The research team found that the level of PBO from the mosquito spray was high enough to double the toxicity of pyrethroids already present - primarily bifenthrin, one of the more toxic chemicals of the group. PBO, when in a pesticide product, can increase pyrethroid toxicity tenfold or more, but to see even a doubling of toxicity due to PBO in creek waters was unexpected.

"In this instance, it appeared the biggest concern was not the aquatic toxicity of the pyrethrin insecticide in the mosquito spray, but the fact that the non-toxic synergist actually synergized the 'wrong' thing - pyrethroid pesticides that were already in the creek sediments," said Weston.

"This is the first field study to show an interaction of PBO with something in the environment, so even a two-fold increase is a pretty major finding," added study co-author Michael Lydy, associate professor of zoology at Southern Illinois University.

Other co-authors of the study are Erin Amweg, a UC Berkeley post-doctoral researcher in integrative biology; Abdou Mekebri, a chemist at the California Department of Fish and Game; and R. Scott Ogle, a toxicologist at Pacific EcoRisk.

Pyrethroids have risen to dominance as organophosphate pesticides, including diazinon and chlorpyrifos, are phased out due to concerns over their effects on the human nervous system. (Organophosphates have been largely eliminated from residential use, but are still widely used on agricultural crops.) There are more than 1,200 pyrethroid-containing products on the market in California, ranging from cans of household bug killer to commercial pest control sprays.

Prior studies by Weston and colleagues have shown that pyrethroids exist in agricultural and urban streams at levels toxic to sensitive aquatic life. General urban pesticide use, such as applying insecticides on lawns, gardens and around the perimeter of homes, is likely responsible for the bulk of the pyrethroids found in the sediment of urban streams, the researchers said.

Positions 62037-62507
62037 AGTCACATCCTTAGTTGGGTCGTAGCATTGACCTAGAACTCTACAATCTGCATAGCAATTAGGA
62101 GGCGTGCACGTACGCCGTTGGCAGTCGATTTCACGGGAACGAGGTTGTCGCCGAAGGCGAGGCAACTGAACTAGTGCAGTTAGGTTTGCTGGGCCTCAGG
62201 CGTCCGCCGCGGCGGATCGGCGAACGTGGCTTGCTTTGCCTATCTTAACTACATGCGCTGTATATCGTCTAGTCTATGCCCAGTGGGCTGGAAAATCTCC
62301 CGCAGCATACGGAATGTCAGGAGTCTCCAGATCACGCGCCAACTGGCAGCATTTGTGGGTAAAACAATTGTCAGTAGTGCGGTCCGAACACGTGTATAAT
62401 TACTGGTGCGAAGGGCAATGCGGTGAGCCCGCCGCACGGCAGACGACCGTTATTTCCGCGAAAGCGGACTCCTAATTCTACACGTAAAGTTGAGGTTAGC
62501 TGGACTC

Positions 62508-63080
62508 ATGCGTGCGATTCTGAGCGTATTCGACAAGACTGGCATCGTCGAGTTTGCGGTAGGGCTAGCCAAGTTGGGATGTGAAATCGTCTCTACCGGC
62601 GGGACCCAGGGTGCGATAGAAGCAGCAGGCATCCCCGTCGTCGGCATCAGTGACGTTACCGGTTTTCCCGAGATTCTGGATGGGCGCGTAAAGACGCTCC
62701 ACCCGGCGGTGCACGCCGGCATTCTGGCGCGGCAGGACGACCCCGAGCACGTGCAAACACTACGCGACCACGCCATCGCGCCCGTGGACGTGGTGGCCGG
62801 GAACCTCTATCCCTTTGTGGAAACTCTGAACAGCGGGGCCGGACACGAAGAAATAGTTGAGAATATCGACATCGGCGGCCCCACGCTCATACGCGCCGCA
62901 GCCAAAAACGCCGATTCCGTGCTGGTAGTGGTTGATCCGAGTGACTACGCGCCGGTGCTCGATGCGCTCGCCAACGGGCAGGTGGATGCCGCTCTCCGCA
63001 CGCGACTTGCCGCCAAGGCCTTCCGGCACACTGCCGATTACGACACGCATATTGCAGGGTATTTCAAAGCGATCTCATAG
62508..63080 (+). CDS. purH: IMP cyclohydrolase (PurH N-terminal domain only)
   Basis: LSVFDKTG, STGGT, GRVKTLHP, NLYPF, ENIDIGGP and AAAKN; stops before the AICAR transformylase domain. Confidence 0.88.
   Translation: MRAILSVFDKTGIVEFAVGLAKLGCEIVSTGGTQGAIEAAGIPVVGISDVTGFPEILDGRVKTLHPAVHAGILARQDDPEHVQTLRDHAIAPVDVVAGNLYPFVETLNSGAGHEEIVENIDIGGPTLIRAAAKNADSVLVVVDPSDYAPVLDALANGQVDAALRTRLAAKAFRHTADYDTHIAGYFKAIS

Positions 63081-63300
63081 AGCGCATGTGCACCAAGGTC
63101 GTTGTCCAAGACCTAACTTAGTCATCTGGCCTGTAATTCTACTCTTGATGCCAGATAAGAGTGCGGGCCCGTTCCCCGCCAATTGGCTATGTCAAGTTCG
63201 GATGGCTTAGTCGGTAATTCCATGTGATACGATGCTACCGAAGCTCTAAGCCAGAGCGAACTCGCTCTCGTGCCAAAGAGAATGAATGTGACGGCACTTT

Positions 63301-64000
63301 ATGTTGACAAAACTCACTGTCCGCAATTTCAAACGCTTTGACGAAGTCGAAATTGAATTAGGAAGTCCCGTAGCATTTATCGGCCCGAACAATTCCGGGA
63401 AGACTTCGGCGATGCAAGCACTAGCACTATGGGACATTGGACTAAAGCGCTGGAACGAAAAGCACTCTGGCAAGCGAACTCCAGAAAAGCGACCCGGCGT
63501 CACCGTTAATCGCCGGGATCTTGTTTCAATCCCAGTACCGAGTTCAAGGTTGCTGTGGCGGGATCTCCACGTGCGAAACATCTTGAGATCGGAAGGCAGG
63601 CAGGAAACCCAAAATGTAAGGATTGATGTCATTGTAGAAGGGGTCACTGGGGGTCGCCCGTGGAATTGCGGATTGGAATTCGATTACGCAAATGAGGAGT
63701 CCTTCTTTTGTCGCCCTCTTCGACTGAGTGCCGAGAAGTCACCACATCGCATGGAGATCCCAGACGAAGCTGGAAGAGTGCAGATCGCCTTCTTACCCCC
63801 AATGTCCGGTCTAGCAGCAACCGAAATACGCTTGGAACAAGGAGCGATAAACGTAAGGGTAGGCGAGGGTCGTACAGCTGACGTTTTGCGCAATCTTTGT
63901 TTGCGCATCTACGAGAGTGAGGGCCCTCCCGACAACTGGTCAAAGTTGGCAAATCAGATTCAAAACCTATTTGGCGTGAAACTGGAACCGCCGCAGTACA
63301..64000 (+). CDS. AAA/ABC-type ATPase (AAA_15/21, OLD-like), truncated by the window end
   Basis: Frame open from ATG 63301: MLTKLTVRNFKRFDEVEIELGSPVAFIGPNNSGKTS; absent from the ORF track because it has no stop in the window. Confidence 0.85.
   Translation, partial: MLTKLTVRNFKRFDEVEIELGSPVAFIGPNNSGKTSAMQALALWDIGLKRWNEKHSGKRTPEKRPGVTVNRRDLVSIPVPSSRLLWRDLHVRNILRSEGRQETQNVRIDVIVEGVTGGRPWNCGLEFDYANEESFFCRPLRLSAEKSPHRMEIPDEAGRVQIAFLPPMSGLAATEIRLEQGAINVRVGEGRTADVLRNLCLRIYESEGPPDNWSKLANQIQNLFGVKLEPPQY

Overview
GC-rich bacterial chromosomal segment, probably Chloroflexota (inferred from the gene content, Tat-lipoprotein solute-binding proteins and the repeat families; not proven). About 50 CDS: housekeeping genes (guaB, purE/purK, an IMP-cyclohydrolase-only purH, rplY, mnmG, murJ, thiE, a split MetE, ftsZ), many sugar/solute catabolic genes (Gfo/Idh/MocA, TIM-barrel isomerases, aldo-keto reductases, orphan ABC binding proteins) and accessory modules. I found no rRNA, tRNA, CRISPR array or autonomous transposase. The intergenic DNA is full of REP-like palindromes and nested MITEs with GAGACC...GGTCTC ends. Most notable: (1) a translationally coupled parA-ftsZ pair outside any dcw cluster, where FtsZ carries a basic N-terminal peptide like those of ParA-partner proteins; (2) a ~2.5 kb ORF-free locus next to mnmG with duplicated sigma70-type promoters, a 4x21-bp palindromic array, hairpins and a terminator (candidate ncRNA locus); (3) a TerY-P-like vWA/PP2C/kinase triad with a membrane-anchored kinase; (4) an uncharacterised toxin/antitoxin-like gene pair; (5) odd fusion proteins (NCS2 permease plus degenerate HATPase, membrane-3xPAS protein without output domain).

Based in part upon these prior findings, the California Department of Pesticide Regulation (DPR) announced earlier this month that it will begin re-evaluating some 600 pyrethroid-containing products. The re-evaluation process will likely help determine what urban pesticide use practices are leading to pyrethroids finding their way into creeks.

"We don't know yet if the source is a product a homeowner would use, such as lawn insecticides or other outdoor insecticides, or if they may be coming from applications by professional pest controllers. We just know they are somehow finding their way to urban creeks," Weston said.

Weston does not foresee a dramatic change in mosquito control strategies as a result of this study's findings, particularly when weighing the risks of mosquito-borne diseases. "Public health risk still trumps everything, and pyrethrin and PBO exposed to sunlight degrade easily into innocuous substances after a day or two," he said.

However, based upon these study results, Weston said regulators should not only consider the toxicity of individual active ingredients in a product, but also how ingredients may interact with other chemicals in the environment. While a decidedly challenging task, such interactions currently are not considered when risks of pesticides are evaluated by regulators, he noted.

Changes to the instructions on how the pesticides are used may also help, the researchers said. Weston pointed out that authorities advised residents in Sacramento to hose down their outdoor furniture after the mosquito spray applications. That may have actually washed more PBO into the creeks, adding to the PBO coming from the spray that settled directly on the creek surface.

Considering this study's findings, said Weston, authorities may want to consider advising residents to leave their outdoor furniture unused in the sun for a day or two to let the pyrethrin and PBO residue degrade rather than send the runoff into the creeks.

Sarah Yang | EurekAlert!
Further information:
http://www.berkeley.edu